At a time when subdued colourways, understated embroideries, and minimal embellishments are leitmotifs of the global fashionscape, London-based designer Michael Halpern is conjuring a maximalist rebellion. Think multicolour sequin polo necks, shiny gold dresses with slits, and sequinned floral-flared trousers, all signatures of his trademark high octane designs. Even though his version of glamour traces its roots to the Studio 54 days (his mother was a regular visitor at the iconic New York club), Halpern has reimagined the term to fit in the ever-evolving market of today. His pieces have a sense of effortlessness coupled with the right balance of colour, clash of prints, patterns, and sharp cuts.
With a moodboard that is replete with references from designers like Charles James, Christian Lacroix, and classic Hollywood icons, Michael Halpern delivers for the red carpet of today. In 2017, Marion Cottilard opted for his silver sequinned gown at Cannes Film Festival, catapulting the designer into global consciousness. Just a few days before that he had formally launched his label, showcasing his debut collection at London Fashion Week FW ’17. What followed was not just fame but also advance bookings from luxury retailers such as Browns, Bergdorf Goodman, Neiman Marcus, Matchesfashion, and Net-a-porter.
Originally from New York, Michael Halpern’s work exudes boldness and so do the women who slip into his pieces. There was the dual-toned Halpern dress from the 2017 British Fashion Awards that made model Adwoa Aboah the talk of the town, and numerous other red-carpet pieces created for the likes of Lupita Nyong’o, Amal Clooney, Diane Kruger, and more. Hollywood plays a pivotal role in whatever Halpern creates, and for his recent Spring 2020 show, he took inspiration from Barbara Streisand’s 1968 classic, ‘The Funny Girl’, and showed dresses featuring exaggerated shoulders, dramatic capes, and draped gowns.
“Michael Halpern is at the heart of a movement towards modern glamorous dressing,” says Cecilia Morelli, co-founder Le Mill, Mumbai, where Halpern dresses are now being stocked. “A little retro, but also very street. His work has this beautiful ability to skirt both lines and feel very fresh,”
Lifestyle Asia India spoke to Michael Halpern on his love for India, finding a medium in sequins, and redefining glamour.
On his love for India
I have always been fascinated with India. What makes this country unique is colour; it is also crucial for me as a designer. I see it as a part of everyday life through embroideries, shapes, spices, mixing of fabrics. There is such an overwhelming sense of living. Le Mill was a perfect fit for my label. I think Cecilia and Julie are in-tune with what people want; more so, they know about the transformative power of fashion.
On his understanding of modern glamour and his muses
It is really about the woman. Of course, clothes are there to support that ideal glamour and to give her confidence, shape, and context but I think the most glamorous thing is when you speak to someone who has grace, empathy, and control. My muses keep changing – right now its Barbara Streisand, Angelica Huston, and my mother. Among the younger stars, I admire how Rihanna makes the most authentic fashion statements through her sensibility. The meaning of glamour today has evolved, it should not feel pushy or referential. I have taken the openness of the ’70s, ’80s, and hints from the Studio 54 era and have interpreted them in a way that makes a woman feel glamourous and authentic.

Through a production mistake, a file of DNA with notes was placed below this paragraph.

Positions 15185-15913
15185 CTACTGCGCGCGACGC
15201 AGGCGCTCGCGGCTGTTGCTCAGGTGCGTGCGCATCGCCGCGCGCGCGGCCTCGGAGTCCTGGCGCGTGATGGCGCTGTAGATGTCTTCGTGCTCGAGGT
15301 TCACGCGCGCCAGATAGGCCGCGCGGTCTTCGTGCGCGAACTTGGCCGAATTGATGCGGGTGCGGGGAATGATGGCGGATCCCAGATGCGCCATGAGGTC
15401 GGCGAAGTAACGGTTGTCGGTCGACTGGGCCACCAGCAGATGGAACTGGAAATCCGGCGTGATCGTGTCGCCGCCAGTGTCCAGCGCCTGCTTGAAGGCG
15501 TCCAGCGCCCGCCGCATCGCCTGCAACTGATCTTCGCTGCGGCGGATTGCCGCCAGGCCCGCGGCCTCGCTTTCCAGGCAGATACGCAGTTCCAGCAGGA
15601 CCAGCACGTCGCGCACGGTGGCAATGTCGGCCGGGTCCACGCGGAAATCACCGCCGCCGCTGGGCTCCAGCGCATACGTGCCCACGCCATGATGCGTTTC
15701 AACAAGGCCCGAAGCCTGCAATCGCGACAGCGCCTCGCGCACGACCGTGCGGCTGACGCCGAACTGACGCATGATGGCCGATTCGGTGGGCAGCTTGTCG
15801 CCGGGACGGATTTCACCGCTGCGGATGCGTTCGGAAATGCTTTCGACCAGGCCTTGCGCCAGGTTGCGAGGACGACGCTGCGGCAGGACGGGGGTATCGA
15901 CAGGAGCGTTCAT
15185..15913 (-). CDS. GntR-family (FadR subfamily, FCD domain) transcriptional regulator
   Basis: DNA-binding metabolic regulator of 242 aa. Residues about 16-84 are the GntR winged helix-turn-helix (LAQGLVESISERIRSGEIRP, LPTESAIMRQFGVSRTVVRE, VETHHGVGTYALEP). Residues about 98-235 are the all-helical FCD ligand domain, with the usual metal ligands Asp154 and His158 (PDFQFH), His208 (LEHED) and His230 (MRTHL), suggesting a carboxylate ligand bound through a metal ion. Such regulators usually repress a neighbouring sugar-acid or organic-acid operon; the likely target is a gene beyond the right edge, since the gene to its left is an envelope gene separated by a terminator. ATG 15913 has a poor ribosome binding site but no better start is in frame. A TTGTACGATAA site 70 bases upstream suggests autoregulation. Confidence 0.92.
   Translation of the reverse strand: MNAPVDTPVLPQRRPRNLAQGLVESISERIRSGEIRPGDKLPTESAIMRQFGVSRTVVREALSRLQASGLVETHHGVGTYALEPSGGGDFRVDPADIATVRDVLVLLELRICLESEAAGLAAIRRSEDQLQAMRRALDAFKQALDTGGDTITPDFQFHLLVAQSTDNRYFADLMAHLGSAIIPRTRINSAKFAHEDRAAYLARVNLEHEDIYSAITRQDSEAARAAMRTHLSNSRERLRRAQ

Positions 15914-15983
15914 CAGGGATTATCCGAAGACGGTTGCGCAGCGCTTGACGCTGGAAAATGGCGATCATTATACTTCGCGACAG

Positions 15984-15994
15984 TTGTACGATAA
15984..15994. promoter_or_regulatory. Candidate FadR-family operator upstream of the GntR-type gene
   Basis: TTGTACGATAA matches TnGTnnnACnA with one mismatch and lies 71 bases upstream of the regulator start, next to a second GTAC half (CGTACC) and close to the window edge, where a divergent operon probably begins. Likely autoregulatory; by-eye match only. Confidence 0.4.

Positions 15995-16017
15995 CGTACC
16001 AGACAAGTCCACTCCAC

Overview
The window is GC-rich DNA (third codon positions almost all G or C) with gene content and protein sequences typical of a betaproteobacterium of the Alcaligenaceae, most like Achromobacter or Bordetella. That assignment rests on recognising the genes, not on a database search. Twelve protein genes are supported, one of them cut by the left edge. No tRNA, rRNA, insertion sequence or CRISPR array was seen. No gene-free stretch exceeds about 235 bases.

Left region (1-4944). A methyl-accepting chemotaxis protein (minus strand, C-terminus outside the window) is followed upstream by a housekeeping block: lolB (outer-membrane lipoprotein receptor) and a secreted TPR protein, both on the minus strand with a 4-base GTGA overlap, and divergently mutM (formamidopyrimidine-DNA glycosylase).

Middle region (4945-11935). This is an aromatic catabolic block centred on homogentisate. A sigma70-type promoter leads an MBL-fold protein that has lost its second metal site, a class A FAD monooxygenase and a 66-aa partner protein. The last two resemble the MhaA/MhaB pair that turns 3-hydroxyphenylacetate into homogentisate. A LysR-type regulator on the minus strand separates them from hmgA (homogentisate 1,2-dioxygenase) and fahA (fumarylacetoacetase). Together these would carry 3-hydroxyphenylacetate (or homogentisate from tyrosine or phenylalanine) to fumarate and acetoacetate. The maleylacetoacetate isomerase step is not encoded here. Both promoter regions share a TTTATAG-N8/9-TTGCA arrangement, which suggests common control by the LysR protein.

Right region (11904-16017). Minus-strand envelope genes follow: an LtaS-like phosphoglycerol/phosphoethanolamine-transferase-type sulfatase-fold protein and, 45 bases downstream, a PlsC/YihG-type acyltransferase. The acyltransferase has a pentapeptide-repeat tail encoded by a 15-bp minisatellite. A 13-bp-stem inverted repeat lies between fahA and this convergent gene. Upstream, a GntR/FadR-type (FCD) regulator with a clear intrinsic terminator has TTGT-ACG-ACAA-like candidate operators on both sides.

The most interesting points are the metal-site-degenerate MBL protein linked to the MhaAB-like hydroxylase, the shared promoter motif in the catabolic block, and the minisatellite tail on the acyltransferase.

On his design aesthetic
Every season we try to bring new themes to life. It always about rethinking the essence of our brand. That extremity, glamour, colour, texture, being able to play with so many different silhouettes while keeping everybody excited is what drives and nourishes my design aesthetic.
On his love affair with sequins
I started working with sequins while doing my MA (Fashion) at Central Saint Martins. I wanted to think of a medium that could be colourful, enticing, and textural. Something that I could develop consistently. Sequins can be transformed into so many variables; matte, shiny, you can create using any pattern or shape, make them out of chiffon, organza, or metal. I wanted to treat my material as a catalyst for innumerable permutations and combinations.
On choosing London over New York
London’s diversity and energy are unmatched. I came to the city to pursue my masters and then worked at Versace. We sell in Milan and Paris, so it made more sense for me to stay. London’s fashion scene gives breathing space to young designers. They are supported via both, design, and sales perspective. If you are doing something unique you will have space to say what you want to say. There is no other country in the world which sells young designers as London does.
On the most important advice ever received
Donatella Versace told me “Be authentically yourself and if you are not, you won’t work.”
Changes the fashion industry needs to incorporate
“The selling schedule is too crazy – stores wanting newness all the time is not good. Things should slow down. Fashion magazines should give younger brands a chance to be featured. Sustainability needs to be incorporated in all the aspects of the business we follow. People need to consume thoughtfully and invest in quality that you can wear repeatedly. The market needs to realise that wastage won’t benefit in any form, reusing is the only key.”
You can now buy Michael Halpern at Le Mill, Mumbai